Just as library services have to keep pace with their community’s needs, so too does the collection. What sort of collection policies are in place at your library to ensure access to the material from a wide range of users? In a public library setting this could mean providing different collections such as:
- community language,
- specialist young adult,
- local history collection; or
- large print collection for older readers or the visually impaired.
IFLA has guidelines for including braille into collections and the Library of Congress has information on both braille and audio book options for collections, including foreign language material. In 2014, the School Library Journal published a special edition devoted to diversity and many of these articles focus on ensuring a representative collection to meet student needs.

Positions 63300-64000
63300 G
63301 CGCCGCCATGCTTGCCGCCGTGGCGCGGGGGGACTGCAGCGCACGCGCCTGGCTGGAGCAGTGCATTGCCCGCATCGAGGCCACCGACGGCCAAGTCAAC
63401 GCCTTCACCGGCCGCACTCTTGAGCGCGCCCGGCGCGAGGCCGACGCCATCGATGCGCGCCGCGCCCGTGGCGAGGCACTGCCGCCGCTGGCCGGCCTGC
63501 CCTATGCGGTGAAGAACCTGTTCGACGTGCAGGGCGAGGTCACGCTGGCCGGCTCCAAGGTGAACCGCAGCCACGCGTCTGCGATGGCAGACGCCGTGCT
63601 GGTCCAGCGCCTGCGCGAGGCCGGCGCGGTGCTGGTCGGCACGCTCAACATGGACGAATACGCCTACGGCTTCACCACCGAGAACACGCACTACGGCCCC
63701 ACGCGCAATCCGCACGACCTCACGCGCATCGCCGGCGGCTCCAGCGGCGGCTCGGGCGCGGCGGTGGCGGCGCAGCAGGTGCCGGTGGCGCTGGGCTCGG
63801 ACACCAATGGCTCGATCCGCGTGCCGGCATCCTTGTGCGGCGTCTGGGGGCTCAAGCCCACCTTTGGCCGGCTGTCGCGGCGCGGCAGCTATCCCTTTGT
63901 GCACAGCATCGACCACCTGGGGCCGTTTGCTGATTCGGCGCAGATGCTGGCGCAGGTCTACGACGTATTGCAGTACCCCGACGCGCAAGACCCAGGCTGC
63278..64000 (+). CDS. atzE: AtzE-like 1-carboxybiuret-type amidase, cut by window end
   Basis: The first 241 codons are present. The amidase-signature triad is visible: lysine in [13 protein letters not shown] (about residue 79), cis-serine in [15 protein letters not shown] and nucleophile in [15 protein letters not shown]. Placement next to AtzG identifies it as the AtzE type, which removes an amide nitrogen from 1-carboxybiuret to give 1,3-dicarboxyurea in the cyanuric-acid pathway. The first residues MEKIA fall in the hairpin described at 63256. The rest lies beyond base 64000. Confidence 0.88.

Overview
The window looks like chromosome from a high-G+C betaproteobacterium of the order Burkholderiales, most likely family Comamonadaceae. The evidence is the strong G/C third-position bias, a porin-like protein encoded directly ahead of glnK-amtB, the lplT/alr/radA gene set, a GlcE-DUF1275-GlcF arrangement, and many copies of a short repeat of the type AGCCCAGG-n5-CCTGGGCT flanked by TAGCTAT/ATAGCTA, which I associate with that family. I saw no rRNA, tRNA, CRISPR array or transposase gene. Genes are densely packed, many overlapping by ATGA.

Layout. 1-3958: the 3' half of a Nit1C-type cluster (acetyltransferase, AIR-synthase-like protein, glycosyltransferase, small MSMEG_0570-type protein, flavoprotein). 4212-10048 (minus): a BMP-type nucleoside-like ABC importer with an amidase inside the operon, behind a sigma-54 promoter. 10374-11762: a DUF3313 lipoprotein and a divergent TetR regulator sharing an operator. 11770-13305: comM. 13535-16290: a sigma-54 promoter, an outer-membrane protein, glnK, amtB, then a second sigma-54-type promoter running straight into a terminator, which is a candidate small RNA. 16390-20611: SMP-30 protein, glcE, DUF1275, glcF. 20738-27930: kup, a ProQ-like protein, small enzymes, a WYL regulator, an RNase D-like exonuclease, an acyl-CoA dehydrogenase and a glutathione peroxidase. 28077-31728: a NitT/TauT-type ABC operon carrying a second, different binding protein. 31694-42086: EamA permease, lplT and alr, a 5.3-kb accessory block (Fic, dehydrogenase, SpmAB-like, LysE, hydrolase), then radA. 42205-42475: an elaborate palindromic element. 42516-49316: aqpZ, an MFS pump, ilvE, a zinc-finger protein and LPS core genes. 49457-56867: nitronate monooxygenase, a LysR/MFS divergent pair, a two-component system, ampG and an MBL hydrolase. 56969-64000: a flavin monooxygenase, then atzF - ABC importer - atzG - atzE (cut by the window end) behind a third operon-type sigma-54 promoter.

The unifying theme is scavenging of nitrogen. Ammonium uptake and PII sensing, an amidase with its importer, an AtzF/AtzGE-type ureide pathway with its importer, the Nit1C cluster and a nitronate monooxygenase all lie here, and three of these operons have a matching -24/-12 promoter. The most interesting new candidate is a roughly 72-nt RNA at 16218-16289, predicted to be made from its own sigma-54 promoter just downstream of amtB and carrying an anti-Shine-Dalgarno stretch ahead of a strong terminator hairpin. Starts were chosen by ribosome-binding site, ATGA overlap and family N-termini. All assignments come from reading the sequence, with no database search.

Perhaps if you work in an academic library you have wrestled with the problem of whether to provide material in foreign languages, or only in the language of instruction at your institution. Does your academic library provide leisure reading material to cater for students who may be living on campus? Are video materials subtitled to allow access by the deaf community?
What sort of collection decisions have you made or have noticed at your local library? Share your experiences and thoughts in the comments below, on our Facebook page, or on twitter using #interlibnet and #diversity to help us track and share the conversation.